Weekly #31: March 20, 2015

23 March, 2015 |  4 Comments | by Elysia Brenner

From Oculus vision to new animations to a new caching system, this week’s round of show and tell was even cooler than usual. See for yourself in the full video here, and then continue on to the highlights for a closer look.


The Highlights



In addition to week-long studio guest Dalai and regular weekly guest Sybren, this week also featured another mini-reunion: this time with Andy’s studymate from the College of Arts & Design in Karlsruhe, Germany, Blender user Oliver Jelko, and his girlfriend Nelly. We also had another guest from even farther afield: Erik Day, who teaches Blender at the University of Northern Georgia, was in town for the Holland Animation Film Festival in Utrecht and managed to squeeze in a visit to the Blender Institute in Amsterdam.


The Latest Cut

This week Mathieu put together two edits of the film:

  1. A new 10-minute edit of the pilot as it stands now, ending just after Franck takes on his caterpillar form, with more animations replacing the layouts and some more small but significant changes: a thumbs up from Victor, a new considering look at the rope from Franck, and what happens in the laundromat at the end, which will only stand if the longer pilot is not made).
  2. A 7.5-minute edit of the jungle scene, which will be included in the pilot if and when enough funding is secured for extra animators.

Watch both in his weekly folder on the Cloud. You’ll also find, just for fun, HDR panoramics of the Gooseberry crew on coffee break at the Blender Institute!

Blender coffee panorama


Benchmark Renders

Now that Flamenco, Blender’s new rendering system, is out for testing, we needed something for people to test. Enter the new benchmark file! Ton shared all the details in his blog post about it Friday, and many of you have already been putting your systems to work testing it. Thank you!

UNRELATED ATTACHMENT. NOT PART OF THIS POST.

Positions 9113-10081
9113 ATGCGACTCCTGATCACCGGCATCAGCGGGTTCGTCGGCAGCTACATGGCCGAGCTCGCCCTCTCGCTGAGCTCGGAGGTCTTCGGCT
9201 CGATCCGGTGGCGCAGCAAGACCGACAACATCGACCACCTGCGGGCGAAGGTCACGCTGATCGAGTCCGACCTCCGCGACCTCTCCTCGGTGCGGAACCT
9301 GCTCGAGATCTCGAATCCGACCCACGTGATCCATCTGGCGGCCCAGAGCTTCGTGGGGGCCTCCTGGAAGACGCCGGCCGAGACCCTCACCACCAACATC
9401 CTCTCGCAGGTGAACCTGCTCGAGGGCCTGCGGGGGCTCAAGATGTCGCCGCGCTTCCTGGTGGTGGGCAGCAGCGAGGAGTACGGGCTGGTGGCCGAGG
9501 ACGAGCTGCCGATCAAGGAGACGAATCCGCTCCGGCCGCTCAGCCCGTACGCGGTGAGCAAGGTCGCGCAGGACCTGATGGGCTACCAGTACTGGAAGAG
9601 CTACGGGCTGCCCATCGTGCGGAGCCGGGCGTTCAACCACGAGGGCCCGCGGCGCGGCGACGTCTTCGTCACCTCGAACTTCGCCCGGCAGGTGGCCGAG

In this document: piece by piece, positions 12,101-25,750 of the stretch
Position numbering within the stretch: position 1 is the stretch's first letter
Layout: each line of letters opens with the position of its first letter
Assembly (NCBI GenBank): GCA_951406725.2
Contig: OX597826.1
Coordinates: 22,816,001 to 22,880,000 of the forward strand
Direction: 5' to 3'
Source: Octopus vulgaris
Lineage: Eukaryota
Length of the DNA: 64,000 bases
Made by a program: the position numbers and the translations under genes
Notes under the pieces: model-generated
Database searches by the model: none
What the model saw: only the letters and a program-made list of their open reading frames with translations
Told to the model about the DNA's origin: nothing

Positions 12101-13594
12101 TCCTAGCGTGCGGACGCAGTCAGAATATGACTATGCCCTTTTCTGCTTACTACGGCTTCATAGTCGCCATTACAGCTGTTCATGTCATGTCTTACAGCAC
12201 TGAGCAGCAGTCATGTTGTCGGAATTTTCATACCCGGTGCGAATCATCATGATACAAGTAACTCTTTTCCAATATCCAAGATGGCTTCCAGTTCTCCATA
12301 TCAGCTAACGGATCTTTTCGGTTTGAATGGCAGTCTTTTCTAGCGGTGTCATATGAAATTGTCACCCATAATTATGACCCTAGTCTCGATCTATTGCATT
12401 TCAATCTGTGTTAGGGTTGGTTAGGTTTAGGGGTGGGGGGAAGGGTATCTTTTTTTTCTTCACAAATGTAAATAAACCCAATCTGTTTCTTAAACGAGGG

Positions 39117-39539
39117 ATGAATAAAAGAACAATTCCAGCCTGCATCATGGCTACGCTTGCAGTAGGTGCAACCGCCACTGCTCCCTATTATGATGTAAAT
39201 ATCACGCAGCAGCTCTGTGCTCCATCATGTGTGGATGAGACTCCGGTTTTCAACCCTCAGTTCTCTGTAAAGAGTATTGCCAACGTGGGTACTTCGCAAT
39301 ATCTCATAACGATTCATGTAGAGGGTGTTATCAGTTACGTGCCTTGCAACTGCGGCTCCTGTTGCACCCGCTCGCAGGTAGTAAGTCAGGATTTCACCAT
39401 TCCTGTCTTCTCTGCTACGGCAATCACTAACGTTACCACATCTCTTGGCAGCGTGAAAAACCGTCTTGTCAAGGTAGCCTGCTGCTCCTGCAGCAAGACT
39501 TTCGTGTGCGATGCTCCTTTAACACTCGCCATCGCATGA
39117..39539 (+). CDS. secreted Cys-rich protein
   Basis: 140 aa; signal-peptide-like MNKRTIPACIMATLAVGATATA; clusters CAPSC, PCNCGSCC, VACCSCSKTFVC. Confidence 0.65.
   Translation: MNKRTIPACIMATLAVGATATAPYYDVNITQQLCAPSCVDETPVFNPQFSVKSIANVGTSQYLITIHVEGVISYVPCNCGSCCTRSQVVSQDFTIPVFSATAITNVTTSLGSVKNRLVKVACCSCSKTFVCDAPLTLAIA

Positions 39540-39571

Here are some preliminary render times on the various machines tested:
Render times compared

Gabriel also created a new add-on that lets your prioritize renders. (Check out his weekly folder on the Cloud for more testing feedback and glimpses of the interface.) The next add-on will allow renderers to select which renderfarm they will use.


Victor & Franck in 3D

While in the office working on the Multiview/stereoscopic 3D project, Dalai had access to the perfect image for a little Cosmos Laundromat testing: the benchmark file! So what did he do with it? We’ll let him show you himself…

Want to recreate this at home with your own Oculus, another VR or 3D device, or just a plain ol’ pair of 3D glasses? In Dalai’s weekly folder on the Cloud you’ll find both top-bottom and anaglyph versions of 1) the image from near, 2) the image from far, 3) a fisheye of the image, and 4) another perspective.

Plus, just for fun, the world inside the washing machine:
Benchmark inside washing machine

As for the Multiview project itself, expect a commit in the next week or so!


Animation Progress

Beorn has been making progress on animating the scene where Franck reaches the cliff, though he is still fighting with the rope tension and weight of the branch and will need to keep polishing. See how it looks now in his weekly folder on the Cloud.